Another coup – the third one – followed on November 25, 1980, putting an end to the Third Republic and giving way to a decade of political instability (87). It was staged by Colonel Saye Zerbo, President Lamizana’s former foreign minister from 1974-1978, and supported by leftist forces (88). Cardinal Paul Zoungrana, unhappy with Lamizana’s pro-Arab politics, called it “A coup coming from Heaven (89).

President Zerbo immediately installed his regime with firmness, abolishing both the right to strike and press freedom, whilst returning to the one-party system with the “Comité Militaire de Redressement pour le Progrès National” (CMRPN) (90). Blaise Compaoré and Thomas Sankara, young officers with ideas far more progressive than those of President Zerbo, also became members of the CMRPN. Sankara served briefly as the country’s Secretary of Information (91).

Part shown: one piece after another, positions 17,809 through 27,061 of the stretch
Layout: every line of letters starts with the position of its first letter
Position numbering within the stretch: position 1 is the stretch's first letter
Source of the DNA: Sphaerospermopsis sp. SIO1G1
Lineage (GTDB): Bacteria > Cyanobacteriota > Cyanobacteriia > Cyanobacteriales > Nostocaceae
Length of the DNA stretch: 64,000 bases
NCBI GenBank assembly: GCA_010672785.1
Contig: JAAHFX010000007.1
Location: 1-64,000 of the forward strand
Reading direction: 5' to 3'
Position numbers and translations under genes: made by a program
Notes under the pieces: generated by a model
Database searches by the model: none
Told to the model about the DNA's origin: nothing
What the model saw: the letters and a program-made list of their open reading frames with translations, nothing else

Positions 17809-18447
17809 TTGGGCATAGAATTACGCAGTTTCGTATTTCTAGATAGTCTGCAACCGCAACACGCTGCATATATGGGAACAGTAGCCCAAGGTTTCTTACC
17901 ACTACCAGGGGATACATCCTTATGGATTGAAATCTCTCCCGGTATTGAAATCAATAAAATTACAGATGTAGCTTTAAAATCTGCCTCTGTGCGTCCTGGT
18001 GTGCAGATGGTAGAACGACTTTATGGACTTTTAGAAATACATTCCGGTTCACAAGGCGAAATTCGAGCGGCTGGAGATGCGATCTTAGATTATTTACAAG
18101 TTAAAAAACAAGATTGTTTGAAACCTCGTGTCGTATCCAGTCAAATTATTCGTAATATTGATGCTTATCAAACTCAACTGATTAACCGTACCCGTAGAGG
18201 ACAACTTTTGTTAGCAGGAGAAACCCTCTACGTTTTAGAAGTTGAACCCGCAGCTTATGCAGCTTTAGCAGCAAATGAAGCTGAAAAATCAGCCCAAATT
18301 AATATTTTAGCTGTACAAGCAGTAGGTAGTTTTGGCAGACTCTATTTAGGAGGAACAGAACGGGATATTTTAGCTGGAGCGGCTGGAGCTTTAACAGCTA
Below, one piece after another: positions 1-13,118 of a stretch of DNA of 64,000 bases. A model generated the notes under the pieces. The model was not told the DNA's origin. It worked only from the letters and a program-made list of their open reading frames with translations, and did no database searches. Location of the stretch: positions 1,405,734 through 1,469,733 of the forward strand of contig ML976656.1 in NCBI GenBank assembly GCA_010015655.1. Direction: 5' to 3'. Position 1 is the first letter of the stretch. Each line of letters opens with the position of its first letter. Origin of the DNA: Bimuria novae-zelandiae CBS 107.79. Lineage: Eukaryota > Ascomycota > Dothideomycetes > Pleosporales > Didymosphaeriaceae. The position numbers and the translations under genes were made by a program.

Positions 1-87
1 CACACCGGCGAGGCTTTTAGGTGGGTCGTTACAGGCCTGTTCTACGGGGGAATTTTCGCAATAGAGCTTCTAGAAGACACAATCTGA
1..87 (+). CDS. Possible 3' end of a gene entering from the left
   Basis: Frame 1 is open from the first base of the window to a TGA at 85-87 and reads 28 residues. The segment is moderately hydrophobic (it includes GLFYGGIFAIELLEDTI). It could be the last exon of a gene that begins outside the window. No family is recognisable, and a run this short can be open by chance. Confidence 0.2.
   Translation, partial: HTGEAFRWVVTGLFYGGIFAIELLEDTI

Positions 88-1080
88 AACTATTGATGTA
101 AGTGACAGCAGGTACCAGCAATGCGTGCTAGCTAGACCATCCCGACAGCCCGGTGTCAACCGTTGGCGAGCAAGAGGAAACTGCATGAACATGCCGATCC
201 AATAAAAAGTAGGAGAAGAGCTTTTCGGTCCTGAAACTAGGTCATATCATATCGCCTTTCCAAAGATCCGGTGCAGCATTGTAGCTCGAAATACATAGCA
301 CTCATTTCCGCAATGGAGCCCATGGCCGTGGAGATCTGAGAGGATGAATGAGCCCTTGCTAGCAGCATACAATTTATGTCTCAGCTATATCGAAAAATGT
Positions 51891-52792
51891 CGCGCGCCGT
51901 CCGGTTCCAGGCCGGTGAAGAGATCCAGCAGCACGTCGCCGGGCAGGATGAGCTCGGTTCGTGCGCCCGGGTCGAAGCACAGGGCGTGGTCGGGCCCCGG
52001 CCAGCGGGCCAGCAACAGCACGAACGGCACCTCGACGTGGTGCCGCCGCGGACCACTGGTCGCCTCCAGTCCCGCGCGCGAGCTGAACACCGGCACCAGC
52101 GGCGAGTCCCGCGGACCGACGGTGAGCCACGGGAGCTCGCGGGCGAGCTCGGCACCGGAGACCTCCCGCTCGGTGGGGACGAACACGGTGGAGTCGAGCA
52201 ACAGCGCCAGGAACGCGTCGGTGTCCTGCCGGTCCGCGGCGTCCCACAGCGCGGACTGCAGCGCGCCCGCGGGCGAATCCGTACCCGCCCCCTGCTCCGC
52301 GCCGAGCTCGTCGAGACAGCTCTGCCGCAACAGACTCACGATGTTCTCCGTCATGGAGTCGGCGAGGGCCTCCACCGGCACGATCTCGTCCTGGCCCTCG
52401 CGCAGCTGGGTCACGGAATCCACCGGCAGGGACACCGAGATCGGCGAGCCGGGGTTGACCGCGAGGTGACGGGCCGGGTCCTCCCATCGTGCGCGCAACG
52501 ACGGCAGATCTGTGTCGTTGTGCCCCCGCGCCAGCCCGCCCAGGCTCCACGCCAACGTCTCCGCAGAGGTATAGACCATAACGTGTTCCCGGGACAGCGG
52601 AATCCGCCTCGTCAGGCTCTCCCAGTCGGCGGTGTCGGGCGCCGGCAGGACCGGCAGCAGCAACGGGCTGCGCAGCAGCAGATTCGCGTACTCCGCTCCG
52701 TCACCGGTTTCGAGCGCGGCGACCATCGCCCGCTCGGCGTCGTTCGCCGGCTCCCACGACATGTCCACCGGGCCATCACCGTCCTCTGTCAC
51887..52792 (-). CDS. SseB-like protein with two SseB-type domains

Compaoré was at that time heading the National Commando Training Center (CNEC) in Pô, located South-East of the country (92). During that period, Compaoré became one of the country’s leading officers and a key player in politics (93).

Compaoré resigns from the military committee (CMRPN)

Disappointed by the complete lack of vision of the CMRPN, Captain Blaise Compaoré sent President Zerbo his letter of resignation from the military committee, officially denouncing his badly planned and improvised policies. His companions Captain Henri Zongo and Captain Thomas Sankara did the same (94). Sankara resigned on April 12, 1982, making his action the focus of media attention. Henri Zongo had preceded him a mere week earlier, on April 8 (95).


  • 1982, March : President Saye Zerbo orders suppression of right to strike
  • April 1 : Compaoré resigns from the CMRPN
  • May 14 : Compaoré, Sankara and Zongo emprisoned